By: Laura Nurski Topic: Innovation & Competition Policy Date: May 6, 2021
Read article More on this topic
 

External Publication

Wealth distribution and social mobility

This report explores the distribution of household wealth in the EU Member States and analyses the role of wealth in social mobility.

By: Zsolt Darvas and Catarina Midões Topic: European Macroeconomics & Governance Date: April 1, 2021
Read article Download PDF More by this author
 

Working Paper

The unequal inequality impact of the COVID-19 pandemic

Less-educated workers have suffered most from job losses in the COVID-19 pandemic, and it is quite likely there was a significant increase in European Union income inequality in 2020.

By: Zsolt Darvas Topic: European Macroeconomics & Governance, Global Economics & Governance Date: March 30, 2021
Read article More on this topic More by this author
 

Blog Post

Self-employment, COVID-19, and the future of work for knowledge workers

The experiences of the self-employed could give a glimpse into the future of work for knowledge workers in a post-pandemic world.

By: Milena Nikolova Topic: Innovation & Competition Policy Date: March 8, 2021
Read article More on this topic More by this author
 

Blog Post

COVID-19 has widened the income gap in Europe

Workers with low-educational levels suffered far worse than others in terms of COVID-19 related job losses during the first half of 2020 in the EU. Jobs for tertiary-educated workers even increased. Thus, the pandemic has increased income inequality, reinforcing the case for inclusive development.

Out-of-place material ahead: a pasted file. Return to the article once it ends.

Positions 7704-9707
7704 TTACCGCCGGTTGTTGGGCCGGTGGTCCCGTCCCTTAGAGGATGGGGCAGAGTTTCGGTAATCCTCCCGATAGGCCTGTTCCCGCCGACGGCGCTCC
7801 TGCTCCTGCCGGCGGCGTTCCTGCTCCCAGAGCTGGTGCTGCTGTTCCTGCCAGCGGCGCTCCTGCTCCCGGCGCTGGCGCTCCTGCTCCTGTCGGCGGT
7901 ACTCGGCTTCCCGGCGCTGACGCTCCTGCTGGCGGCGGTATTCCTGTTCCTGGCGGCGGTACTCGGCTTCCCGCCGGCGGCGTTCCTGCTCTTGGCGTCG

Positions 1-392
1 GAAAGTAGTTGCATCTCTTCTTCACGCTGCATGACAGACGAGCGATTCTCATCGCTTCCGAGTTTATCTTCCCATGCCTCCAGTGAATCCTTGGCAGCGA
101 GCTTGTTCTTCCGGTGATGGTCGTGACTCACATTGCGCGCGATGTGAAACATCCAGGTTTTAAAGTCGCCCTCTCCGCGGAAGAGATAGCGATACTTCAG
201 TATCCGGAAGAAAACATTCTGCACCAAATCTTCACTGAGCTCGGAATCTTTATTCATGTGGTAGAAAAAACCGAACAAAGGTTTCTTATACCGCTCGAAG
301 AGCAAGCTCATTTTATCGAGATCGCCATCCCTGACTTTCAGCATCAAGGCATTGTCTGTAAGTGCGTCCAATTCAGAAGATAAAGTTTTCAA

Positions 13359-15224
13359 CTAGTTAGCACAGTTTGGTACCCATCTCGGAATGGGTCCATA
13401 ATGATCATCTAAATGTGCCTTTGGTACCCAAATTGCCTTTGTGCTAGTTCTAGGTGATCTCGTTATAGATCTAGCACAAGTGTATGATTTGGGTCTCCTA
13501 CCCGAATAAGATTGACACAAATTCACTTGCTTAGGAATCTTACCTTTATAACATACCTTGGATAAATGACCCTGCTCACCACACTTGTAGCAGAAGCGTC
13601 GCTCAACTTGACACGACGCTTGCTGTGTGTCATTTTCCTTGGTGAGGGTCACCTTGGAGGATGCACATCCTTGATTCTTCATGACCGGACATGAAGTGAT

By: Zsolt Darvas Topic: European Macroeconomics & Governance Date: December 3, 2020
Read article More on this topic
 

Blog Post

The scarring effect of COVID-19: youth unemployment in Europe

Even before the pandemic, youth unemployment in the European Union was three times higher than among the over-55s. COVID-19 threatens to undo the last decade of progress: policymakers must act to avoid Europe’s youth suffering the scarring effect.

By: Monika Grzegorczyk and Guntram B. Wolff Topic: European Macroeconomics & Governance Date: November 28, 2020
Read article More on this topic More by this author
 

Opinion

COVID-19 could leave another generation of young people on the scrapheap

It is time that the highest political level focuses on the risk of a lost generation.

By: Guntram B. Wolff Topic: European Macroeconomics & Governance Date: November 12, 2020
Read article More on this topic
 

Blog Post

Job polarisation and the Great Recession

A job polarisation trend has seen relatively more workers in the European Union employed in skilled and unskilled jobs, while mid-skilled jobs have been squeezed. Since the Great Recession, the supply of university graduates has risen, but the labour market’s demand for skills has not kept up. Graduates have, however, fared better than less-educated workers in terms of wages.

By: Sybrand Brekelmans and Georgios Petropoulos Topic: European Macroeconomics & Governance Date: November 3, 2020
Read article More by this author
 

Parliamentary Testimony

House of Lords

Employment and COVID-19

Testimony before the Economic Affairs Committee at the House of Lords, British Parliament on Employment and COVID-19.

By: Guntram B. Wolff Topic: European Macroeconomics & Governance, Finance & Financial Regulation, House of Lords, Testimonies Date: September 9, 2020
Read article More on this topic
 

Blog Post

Artificial intelligence’s great impact on low and middle-skilled jobs

Artificial intelligence and machine learning will significantly transform low-skilled jobs that have not yet been negatively affected by past technological change.

By: Sybrand Brekelmans and Georgios Petropoulos Topic: Innovation & Competition Policy Date: June 29, 2020
Load more posts